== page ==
When the bass is set too high, it does overpower the rest of the frequency range, despite the dual-driver set up. Fortunately, you have the option to turn it down, and we found the 20 percent level to be ideal. This allowed for the primary drivers’ responses to be heard clearly, while adding just a bit of low-end reverb and punch. Listening to Gotye’s State Of The Art at this level made for clean, detailed, and engaging sound.
Moving on to David Guetta’s Dirty Sexy Money, with the bass slider set to zero, we were able to hear a decent amount of detail and sparkle in the sound. The low-end is a bit ‘turbocharged’ even at this level, but the highs hold their own alongside. The mid-range is audibly suppressed owing to the V-shaped sonic signature and drive of the sensory bass, but it isn’t too bad, and didn’t affect our ability to hear vocals clearly. While the sensory bass does largely characterise the sound, the headphones do hold their own even with this feature turned all the way down.
Priced at Rs. 27,999, the Skullcandy Crusher ANC goes up against the some of the best headphones in the space, including the Sony WH-1000XM3 and Bose Noise Cancelling Headphones 700, both of which are well regarded for their noise cancellation capabilities. The Crusher ANC doesn’t quite live up to those expectations when it comes to noise cancellation – it simply doesn’t cut out as much noise as it should.
While it does reduce some of the noise it’s supposed to, such as the hum of an air conditioner and the engine roar of a cruising airliner, it doesn’t quite cut these out as cleanly as its competitors can. We usually heard some sibilance with noise cancellation on, which wasn’t completely masked by the music. Essentially, the active noise cancellation made only a small difference to listenability, without offering any of the quiet it was supposed to.
We also tested these headphones on voice and video calls, and while sound was decent on both ends, we found callers’ voices to be a bit too soft.
The Skullcandy Crusher ANC is an impressive offering as far as headphones go. Although we weren’t particularly impressed with its styling, some of the controls, and the active noise cancellation, the Crusher ANC more than made up for all of that with its completely unique approach to sound. This pair of headphones takes the idea of strong bass to a whole new level, offering clean sound combined with refined, yet powerful aggression.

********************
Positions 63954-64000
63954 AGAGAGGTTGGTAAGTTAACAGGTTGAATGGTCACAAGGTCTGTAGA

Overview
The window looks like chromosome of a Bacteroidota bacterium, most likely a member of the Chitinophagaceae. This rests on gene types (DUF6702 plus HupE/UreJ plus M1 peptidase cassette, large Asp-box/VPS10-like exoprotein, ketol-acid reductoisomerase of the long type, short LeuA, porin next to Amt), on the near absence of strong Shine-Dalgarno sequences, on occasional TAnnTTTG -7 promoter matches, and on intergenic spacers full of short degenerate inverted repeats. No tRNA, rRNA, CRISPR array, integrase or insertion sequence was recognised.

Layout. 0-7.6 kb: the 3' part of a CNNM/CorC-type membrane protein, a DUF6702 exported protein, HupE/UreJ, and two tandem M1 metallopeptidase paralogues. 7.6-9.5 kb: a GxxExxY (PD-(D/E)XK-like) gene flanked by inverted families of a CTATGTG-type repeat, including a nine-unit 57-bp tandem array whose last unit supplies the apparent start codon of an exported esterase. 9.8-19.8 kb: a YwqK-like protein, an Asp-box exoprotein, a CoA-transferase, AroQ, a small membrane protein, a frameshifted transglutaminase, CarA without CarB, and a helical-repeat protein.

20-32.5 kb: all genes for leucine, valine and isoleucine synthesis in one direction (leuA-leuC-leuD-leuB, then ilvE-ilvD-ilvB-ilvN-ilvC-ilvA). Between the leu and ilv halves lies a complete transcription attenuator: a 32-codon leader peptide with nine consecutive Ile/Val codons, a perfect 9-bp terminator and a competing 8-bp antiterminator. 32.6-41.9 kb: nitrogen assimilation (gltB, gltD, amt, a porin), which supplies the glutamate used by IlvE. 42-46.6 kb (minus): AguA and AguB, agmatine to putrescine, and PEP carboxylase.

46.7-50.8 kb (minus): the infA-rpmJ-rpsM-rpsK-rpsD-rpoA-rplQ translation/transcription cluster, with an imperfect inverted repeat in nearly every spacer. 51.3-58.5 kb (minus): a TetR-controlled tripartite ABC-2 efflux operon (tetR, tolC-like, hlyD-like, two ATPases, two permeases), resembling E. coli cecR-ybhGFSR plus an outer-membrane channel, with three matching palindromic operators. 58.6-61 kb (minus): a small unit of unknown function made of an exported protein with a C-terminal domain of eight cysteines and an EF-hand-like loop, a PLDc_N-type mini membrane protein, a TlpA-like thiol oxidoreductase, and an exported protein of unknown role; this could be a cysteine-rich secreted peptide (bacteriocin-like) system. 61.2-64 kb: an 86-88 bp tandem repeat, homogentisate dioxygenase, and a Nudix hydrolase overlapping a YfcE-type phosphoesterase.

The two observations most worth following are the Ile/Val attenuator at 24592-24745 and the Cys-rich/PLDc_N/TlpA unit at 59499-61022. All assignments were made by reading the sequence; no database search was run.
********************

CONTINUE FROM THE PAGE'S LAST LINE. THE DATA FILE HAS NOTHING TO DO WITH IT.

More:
What makes this so unique is that everything is in your control – you get to decide if you want too much bass, just enough, or none at all. However, whether all of this is worth Rs 27,999 is the big question here, and for the most part, we have to say it isn’t.
Options such as the Jabra Elite 85h, Sony WH-1000XM3, and Bose Noise Cancelling Headphones 700 are much better value for money, offering better styling and superior noise cancelation. Those are all better choices in the premium segment, in our opinion, and would offer a better overall experience.
On the other hand, if you are looking for the kind of earth-shaking bass that Skullcandy has on offer, it might be worth trying out at the Skullcandy Crush Wireless. Priced at just around Rs. 9,000, these headphones offer similar sound quality and specifications, but don’t have active noise cancellation.
In conclusion, while we did thoroughly enjoy our time with the Skullcandy Crusher ANC, we simply can’t recommend it at this price, especially considering that some of the best options in the same category are available now for less than Rs. 28,000.
Price: Rs. 27,999
- Comfortable, good passive noise isolation
- Earth-shattering adjustable bass
- aptX HD codec support
- Clean, detailed sound
- Ordinary looks
- Ambient mode is easy to activate accidentally
- Underwhelming active noise cancellation
Ratings (out of 5)
- Design/ comfort: 3.5
- Audio quality: 4
- Battery life: 3.5
- Value for money: 2.5
- Overall: 3.5